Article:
What is the Fall about? It’s a collection of stories that envision the apocalypse. How we interpreted that was stretched a little here and there, but basically it was about individuals or societies in the midst of or in the wake of total change. One thing I looked for in each story was whether the values of those individuals or societies changed as a result of the challenges ahead of them. And was change a good thing in that situation? But in this collection, we made sure to bring a fair amount of humor and fun to the end of the world as we know it. Jean Oram wrote what essentially is a short romance. Mindy McGinnis posited what God might do if he had an iPhone. And Cat Woods penned an amusing story about a Little League game between little saints and demons. But we also have Judy Croome’s story, “The Last Sacrifice,” which is decidedly not amusing. It’s pretty grim, and I think folks will either love it for the exquisitely crafted tale of faith and family that it is or hate it for the cruelty and seeming willful ignorance that some might infer.

What makes it different than other short story anthologies? That’s hard to say. I think most anthologies include stories that make you pause and some that you just smirk and say ‘That was nice, what’s next?’ But I believe that what distinguishes The Fall is the quality of the writing. There are stories here that I believe could have been published in well known literary journals. I’m proud to be the publisher and I keep working to get them in front of people who haven’t fully understood what this new publishing revolution can mean for writers. This is an opportunity to get your work in front of millions of eyes, but the power is in collaboration.

When did you become interested in stories about the Apocalypse? Well, I’ve always been intrigued by life and death situations and the challenges that people face as a result of them. Frankly, I think most people are curious about how the end of the world will come and what it might look like – and whether we can stop it. I’ve long been a reader of science fiction and fantasy, but it’s not so much for the other worldly elements – lord knows I love well crafted world-building – but rather the sense that humanity and truth are universally significant. To me, a well written apocalyptic tale should leave you wondering what the hero of the tale will take with him or her to show that the world of the past wasn’t lost in vain.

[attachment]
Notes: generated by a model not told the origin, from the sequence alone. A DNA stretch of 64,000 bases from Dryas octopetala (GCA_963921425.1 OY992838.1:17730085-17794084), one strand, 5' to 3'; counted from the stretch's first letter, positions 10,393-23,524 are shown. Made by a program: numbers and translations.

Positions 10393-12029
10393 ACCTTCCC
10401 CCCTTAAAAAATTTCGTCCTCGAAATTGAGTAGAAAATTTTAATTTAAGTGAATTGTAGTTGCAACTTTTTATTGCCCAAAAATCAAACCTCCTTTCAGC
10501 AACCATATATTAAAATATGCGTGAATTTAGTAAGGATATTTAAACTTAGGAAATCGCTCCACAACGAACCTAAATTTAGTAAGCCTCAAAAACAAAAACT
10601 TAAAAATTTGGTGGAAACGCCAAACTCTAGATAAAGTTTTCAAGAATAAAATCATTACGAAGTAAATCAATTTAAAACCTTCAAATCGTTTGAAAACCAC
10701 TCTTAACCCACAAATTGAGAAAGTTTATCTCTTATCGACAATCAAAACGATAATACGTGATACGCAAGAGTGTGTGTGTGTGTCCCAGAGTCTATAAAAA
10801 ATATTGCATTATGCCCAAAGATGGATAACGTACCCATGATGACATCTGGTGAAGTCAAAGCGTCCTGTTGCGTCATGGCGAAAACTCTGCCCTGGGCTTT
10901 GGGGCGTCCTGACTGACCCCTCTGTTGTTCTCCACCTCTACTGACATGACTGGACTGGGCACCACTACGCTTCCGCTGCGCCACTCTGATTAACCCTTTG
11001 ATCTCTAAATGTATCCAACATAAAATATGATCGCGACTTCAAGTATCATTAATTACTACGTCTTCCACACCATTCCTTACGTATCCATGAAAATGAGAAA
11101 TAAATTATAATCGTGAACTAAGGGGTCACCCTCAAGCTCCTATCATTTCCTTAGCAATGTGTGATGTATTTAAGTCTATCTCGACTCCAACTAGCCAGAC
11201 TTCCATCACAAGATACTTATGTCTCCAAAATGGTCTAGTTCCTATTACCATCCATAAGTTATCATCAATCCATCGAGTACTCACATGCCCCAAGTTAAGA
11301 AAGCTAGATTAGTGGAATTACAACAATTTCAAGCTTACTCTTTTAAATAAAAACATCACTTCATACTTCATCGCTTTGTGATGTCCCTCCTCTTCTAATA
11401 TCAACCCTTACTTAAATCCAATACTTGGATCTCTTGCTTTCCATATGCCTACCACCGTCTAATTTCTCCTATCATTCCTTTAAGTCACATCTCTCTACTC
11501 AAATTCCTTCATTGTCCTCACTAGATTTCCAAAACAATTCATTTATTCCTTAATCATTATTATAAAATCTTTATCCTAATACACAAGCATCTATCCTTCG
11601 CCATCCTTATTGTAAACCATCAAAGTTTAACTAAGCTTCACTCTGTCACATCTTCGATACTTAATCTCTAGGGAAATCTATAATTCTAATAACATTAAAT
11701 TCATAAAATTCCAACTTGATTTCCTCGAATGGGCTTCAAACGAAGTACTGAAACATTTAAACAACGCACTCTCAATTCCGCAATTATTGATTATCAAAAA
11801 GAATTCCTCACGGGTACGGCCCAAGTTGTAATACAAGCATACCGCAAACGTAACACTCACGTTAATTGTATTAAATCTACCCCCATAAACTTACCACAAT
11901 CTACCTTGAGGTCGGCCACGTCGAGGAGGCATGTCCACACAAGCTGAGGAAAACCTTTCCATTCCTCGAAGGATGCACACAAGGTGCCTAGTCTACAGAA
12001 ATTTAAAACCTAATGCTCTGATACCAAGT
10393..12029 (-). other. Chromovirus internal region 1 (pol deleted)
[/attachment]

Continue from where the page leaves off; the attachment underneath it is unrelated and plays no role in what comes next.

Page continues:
Want a free book? Elephant's Bookshelf Press also released a short story anthology you can try for free called Spring Fevers.

Find it on Amazon or on Smashwords.

Friday, December 7, 2012

Interview with Kathleen Morris and Announcements!

I just want everyone to know real quick that the winner of ***E.B. Black's Early Christmas Giveaway*** was Dan D. Congratulations Dan!

And that my blog tour starts today. If you'd like to follow me as I hop from blog to blog, my schedule is post here:

Anyway, today I have a special guest on my blog, Kathleen Morris, a Christian Fiction author.

When did you start writing?

I started writing probably about fifteen years ago when my youngest was three. I wrote for a small town newspaper as a correspondent. I didn't make much money but I loved it. Then I just found myself writing more and more. I began to write plays and some of them were performed in my church. One of my plays titled Gotta Love It  won Saskatchewan's Rural Writing contest and was performed by The Dancing Sky Theatre in Meacham, Saskatchewan. It was thrilling to have a professional theatre troupe perform my work. I guess it all spiralled from there. My family and I moved to an acreage as the kids started getting older and I decided to try my hand at writing a book. That's when Deep Bay Vengeance was born. It took me a couple years but I did it. And then it's sequel was born: Deep Bay Relic. 

You talk about your books like they are your children. Why is that?